By freezing your eggs, you can increase your chances of conceiving years down the road. Here's everything you need to know about the process.

By Nicole Harris
Alexander Raths/Shutterstock

Many women fight against their biological clock when it comes to getting pregnant. But egg freezing, also known as oocyte cryopreservation, is a fertility treatment that can preserve healthy eggs for later use. Here’s everything you need to know about egg freezing, including the necessary preparations, side effects, and procedural details.

Why Do People Freeze Eggs?

“The reasons women freeze their eggs are as varied as life itself,” says Josh Klein, M.D., co-founder and reproductive endocrinologist at Extend Fertility. “We see more women making this proactive investment because their lives are on a different timeline than their biological clocks.” That’s because egg quality and quantity decreases with age, and the most significant changes happen after age 35. The chances of getting pregnant dwindle every year after this point.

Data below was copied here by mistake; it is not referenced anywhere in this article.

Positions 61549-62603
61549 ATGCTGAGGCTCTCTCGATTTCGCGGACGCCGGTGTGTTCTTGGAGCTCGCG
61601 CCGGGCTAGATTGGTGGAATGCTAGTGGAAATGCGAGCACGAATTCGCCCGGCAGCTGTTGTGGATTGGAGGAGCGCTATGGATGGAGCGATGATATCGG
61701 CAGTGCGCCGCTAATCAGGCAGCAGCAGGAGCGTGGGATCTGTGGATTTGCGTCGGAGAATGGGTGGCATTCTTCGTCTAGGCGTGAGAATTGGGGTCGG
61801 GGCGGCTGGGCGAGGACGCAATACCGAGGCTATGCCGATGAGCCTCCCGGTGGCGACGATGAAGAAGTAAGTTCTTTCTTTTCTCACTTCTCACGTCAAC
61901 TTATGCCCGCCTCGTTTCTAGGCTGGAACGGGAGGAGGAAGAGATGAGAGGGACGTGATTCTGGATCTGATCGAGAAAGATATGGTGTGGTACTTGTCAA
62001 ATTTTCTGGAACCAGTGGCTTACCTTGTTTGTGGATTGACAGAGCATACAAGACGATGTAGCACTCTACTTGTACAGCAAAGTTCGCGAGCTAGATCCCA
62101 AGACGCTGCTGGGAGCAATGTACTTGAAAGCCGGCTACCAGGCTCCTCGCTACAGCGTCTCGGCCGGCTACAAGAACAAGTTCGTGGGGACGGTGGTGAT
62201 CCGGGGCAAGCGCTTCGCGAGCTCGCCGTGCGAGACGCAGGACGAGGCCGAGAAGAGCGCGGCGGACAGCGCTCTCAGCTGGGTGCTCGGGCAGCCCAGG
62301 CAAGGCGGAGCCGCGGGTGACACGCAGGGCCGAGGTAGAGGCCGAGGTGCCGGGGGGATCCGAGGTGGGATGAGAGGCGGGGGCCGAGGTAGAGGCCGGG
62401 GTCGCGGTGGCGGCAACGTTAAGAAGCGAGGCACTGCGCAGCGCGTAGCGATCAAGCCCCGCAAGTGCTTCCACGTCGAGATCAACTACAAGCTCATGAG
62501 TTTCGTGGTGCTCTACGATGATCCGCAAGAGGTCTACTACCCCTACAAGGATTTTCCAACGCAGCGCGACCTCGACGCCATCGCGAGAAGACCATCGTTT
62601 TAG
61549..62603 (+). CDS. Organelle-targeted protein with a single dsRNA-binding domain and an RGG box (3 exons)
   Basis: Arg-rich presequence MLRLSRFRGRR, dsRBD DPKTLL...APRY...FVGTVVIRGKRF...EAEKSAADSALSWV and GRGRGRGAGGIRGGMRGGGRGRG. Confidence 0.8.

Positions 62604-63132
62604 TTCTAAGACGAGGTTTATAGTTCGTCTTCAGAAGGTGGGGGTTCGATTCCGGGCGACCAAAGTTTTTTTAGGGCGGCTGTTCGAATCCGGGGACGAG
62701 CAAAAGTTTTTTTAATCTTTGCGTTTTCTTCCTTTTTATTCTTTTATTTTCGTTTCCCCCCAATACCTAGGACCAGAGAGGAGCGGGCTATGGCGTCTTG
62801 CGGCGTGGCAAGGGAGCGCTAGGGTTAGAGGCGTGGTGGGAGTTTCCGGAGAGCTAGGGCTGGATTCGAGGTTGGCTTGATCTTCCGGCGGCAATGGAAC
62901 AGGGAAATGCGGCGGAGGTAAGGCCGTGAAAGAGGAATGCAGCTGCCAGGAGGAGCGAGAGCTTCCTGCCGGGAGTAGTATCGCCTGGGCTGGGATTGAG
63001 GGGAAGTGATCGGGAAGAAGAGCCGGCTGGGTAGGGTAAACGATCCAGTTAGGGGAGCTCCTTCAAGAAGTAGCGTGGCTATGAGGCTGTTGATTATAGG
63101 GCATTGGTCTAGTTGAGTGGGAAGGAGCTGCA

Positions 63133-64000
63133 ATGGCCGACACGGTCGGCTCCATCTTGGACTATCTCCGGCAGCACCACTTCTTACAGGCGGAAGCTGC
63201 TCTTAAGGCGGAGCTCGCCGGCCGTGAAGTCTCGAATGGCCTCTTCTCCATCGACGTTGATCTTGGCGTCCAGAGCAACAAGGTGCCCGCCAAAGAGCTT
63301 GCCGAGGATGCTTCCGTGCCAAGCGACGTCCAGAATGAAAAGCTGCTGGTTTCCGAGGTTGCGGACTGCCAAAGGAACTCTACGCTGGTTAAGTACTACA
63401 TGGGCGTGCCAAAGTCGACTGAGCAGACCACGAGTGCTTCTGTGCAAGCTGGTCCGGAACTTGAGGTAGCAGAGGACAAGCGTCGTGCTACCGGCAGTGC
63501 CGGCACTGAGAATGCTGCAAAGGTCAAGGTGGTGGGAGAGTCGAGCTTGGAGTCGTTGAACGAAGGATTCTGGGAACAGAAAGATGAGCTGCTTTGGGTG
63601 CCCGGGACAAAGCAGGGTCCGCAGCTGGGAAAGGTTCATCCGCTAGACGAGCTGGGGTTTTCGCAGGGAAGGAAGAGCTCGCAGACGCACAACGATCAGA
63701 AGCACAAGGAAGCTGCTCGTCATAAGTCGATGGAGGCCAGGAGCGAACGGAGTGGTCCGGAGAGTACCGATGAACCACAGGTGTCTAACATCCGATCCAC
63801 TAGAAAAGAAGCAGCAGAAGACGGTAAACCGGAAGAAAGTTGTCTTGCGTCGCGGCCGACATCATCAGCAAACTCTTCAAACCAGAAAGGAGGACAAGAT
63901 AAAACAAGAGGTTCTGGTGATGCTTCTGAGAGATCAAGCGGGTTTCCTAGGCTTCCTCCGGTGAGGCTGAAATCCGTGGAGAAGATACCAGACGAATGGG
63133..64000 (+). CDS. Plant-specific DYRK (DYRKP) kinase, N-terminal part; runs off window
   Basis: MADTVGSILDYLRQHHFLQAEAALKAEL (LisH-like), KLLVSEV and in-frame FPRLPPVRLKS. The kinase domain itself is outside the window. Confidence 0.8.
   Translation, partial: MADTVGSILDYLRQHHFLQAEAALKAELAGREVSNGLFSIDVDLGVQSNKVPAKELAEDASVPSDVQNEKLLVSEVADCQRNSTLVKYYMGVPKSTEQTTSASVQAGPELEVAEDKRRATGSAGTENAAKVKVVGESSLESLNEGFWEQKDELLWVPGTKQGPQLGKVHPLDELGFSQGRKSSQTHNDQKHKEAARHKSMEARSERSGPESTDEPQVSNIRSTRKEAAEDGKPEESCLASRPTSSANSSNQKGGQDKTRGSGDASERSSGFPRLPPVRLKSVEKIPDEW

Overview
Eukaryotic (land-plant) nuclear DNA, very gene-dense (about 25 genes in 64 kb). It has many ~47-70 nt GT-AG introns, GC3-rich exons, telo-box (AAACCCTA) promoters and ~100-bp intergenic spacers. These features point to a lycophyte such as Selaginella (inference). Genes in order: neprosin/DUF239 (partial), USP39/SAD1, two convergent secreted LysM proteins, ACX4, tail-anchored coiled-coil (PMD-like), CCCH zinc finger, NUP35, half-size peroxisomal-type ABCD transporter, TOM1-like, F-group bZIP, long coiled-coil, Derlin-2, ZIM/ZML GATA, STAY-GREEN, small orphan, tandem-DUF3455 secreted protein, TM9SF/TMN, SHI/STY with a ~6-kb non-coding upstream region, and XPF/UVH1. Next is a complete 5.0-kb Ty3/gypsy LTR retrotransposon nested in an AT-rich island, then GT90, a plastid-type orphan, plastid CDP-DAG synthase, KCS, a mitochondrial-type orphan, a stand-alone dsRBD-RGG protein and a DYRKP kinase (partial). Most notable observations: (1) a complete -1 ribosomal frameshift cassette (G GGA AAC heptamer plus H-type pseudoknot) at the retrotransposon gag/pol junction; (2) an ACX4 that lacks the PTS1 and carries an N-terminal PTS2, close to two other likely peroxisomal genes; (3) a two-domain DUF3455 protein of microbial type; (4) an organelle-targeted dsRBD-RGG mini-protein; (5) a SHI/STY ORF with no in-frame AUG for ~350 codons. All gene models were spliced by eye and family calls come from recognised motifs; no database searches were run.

“Many women feel that freezing their eggs clears their head to focus on other life goals,” says Dr. Klein. “Some say it allows them to go full speed ahead in their career, education, travel, or passions without that constant worry in the back of their head. Still other women say that, after freezing their eggs, they feel less pressure to find a serious partner, which makes dating a lot more fun.” Other women freeze their eggs before undergoing a medical intervention that interferes with fertility. This includes chemotherapy, which decreases egg quality.